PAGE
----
CCTV System Damanged Twice By Surge?

We installed a basic analog CCTV system in a residential property roughly 2 years ago. The system was a simple as you can get:

  • DVR with 12 volt plug in power supply
  • 4 Analog Cameras connected with rg59 video and 18/2 power
  • 5 amp power supply with 1 to 4 pigtail to power cameras
  • 40 ft of Cat5e to router
  • 50 ft of vga cord to TV

After about a 9 months of service we had a service call. The DVR powered on but it did not have any form of video output. No Hdmi, vga or bnc. We replaced the DVR under warranty. I suspected a power surge.

We just received service call 2 years after install and we found the following. DVR powers up but no video on hdmi, vga or bnc. All four cameras are dead. No video output.

Both the DVR and Camera power supply's still work supply 12V

On both service calls nothing else in the home has been damaged by surge. What is the likely cause of this. Will installing surge protectors at DVR and inline protection for cameras help?

Just looking for some ideas of what I might be dealing with. Not sure if it matters but the DVR and cameras were IC Realtime (Dahau).

Thanks for any input.


Might consider lightning damage. You might check in the attic and verify if there is an existing antenna that is not grounded too.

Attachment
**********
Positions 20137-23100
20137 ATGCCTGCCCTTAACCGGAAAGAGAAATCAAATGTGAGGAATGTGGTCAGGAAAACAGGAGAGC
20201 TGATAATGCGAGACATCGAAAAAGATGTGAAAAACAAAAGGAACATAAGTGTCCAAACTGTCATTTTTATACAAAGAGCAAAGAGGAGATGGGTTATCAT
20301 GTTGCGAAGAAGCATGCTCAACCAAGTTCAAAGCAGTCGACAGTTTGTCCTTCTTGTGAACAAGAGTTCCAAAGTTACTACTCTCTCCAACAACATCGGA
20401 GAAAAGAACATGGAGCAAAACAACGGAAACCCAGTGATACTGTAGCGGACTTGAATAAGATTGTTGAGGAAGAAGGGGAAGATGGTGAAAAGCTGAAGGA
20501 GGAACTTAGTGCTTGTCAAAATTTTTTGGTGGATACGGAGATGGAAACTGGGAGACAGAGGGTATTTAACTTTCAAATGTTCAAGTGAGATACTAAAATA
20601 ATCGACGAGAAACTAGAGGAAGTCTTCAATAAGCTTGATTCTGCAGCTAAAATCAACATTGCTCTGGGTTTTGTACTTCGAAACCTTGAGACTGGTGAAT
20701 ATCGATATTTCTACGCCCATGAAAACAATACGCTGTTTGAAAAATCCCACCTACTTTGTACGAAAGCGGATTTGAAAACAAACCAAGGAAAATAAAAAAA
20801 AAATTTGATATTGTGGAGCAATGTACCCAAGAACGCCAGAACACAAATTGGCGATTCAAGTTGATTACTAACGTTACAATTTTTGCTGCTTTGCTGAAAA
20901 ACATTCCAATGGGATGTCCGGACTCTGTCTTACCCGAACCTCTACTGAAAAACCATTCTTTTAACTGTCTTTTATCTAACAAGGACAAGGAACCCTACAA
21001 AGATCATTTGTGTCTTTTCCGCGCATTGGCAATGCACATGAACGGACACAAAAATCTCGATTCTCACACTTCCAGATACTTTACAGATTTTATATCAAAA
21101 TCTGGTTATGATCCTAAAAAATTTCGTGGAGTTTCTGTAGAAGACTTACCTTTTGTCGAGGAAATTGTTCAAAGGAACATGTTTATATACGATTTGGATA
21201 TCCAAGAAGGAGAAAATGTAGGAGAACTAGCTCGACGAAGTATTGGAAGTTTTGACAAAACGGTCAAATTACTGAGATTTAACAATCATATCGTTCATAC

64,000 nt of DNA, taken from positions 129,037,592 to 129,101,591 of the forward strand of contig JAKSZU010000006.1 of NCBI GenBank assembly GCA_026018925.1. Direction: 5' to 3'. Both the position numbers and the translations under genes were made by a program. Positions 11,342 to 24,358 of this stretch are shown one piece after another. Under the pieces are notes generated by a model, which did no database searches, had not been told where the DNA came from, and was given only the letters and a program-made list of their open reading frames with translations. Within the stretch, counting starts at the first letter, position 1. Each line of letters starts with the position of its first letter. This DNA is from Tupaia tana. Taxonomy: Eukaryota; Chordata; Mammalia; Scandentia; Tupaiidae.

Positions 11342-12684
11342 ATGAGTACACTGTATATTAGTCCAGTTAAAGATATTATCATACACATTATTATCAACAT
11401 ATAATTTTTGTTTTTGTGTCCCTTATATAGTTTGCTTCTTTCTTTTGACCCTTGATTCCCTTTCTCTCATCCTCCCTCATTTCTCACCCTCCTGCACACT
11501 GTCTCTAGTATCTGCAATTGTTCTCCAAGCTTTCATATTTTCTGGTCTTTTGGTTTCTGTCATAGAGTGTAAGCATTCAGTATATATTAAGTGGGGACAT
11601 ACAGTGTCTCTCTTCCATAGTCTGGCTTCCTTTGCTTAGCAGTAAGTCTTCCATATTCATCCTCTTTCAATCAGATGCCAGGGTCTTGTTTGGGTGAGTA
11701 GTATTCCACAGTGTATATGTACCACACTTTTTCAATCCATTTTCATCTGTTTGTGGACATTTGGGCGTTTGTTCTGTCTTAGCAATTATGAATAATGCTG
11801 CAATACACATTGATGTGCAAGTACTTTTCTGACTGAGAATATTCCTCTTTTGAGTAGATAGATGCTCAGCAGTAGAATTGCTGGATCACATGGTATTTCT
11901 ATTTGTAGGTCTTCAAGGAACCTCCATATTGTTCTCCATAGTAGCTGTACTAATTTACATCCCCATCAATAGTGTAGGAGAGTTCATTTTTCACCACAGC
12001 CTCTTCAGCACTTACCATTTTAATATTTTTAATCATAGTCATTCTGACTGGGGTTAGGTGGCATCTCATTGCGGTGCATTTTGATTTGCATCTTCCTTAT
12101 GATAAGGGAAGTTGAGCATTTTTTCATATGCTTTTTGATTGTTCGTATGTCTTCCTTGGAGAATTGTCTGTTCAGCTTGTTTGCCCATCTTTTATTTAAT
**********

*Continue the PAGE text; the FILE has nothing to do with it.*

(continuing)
Verify that the water meter is by passed with a ground strap.

Cameras are Analog with 12v Siamese cabling?
CAT5 with Power Video Balun?
Power supply for each camera? or a DC splitter for cameras, separate for NVR?
Cameras mounted on aluminum eaves?
AC Neutral to ground < .25 volts?
AC service outdoor earth rods are notorious for being shielded from rain or near a deck, resulting in very dry soil at ground. But other things are ok.

Nearby earth strikes can find the cameras and get back to earth via the NVR and/OR PS....
transient surges...... Seen them smoke modems, via telephone lines, cable modems, etc....
Battery Backups and surge protection (with proper grounding) is best thing to stop these....

If you can see burnt components on the PCB in the DVR, see if you can follow a trail of damaged components. If it leads to one of the camera inputs, you'll know that a surge from that camera was to blame.

You may wish to consider using a UPS to protect the power supplies for the DVR and cameras. If the UPS dies, it would suggest a surge from the mains power. Good luck!

It seems unlikely that a power surge would affect only the DVR, twice.

What you describe sounds more like lighting/static damage. Or possibly a ground loop issue causing a surge current.

Thanks for the input. I'll post an update once I know the culprit.

Do you know the max amp draw on those cameras? Those cheap 5A bricks are usually pretty lousy quality compared to a cabinet style PSU. Also, when using a 1 to 4 style splitter pigtail, you essentially have no protection between cameras. One gets hit and all will suffer. Not that the cabinet PSU is the holy grail, but at least there are independent outputs per camera.

So, if you had a short in one line or camera, it may affect others. Also, if you had a similar, cheap PSU brick for the DVR, it could have been an issue as well. I know from past experience with some Dahua DVRs, we received under-powered wall wart style PSUs for a short time that just couldn't supply enough power for reliable operation.

Does your DVR had a ground (third pin) on it's power cord? Guess what gaved the path to a lightning discharge true an exterior camera in absence of a proper lightning rod.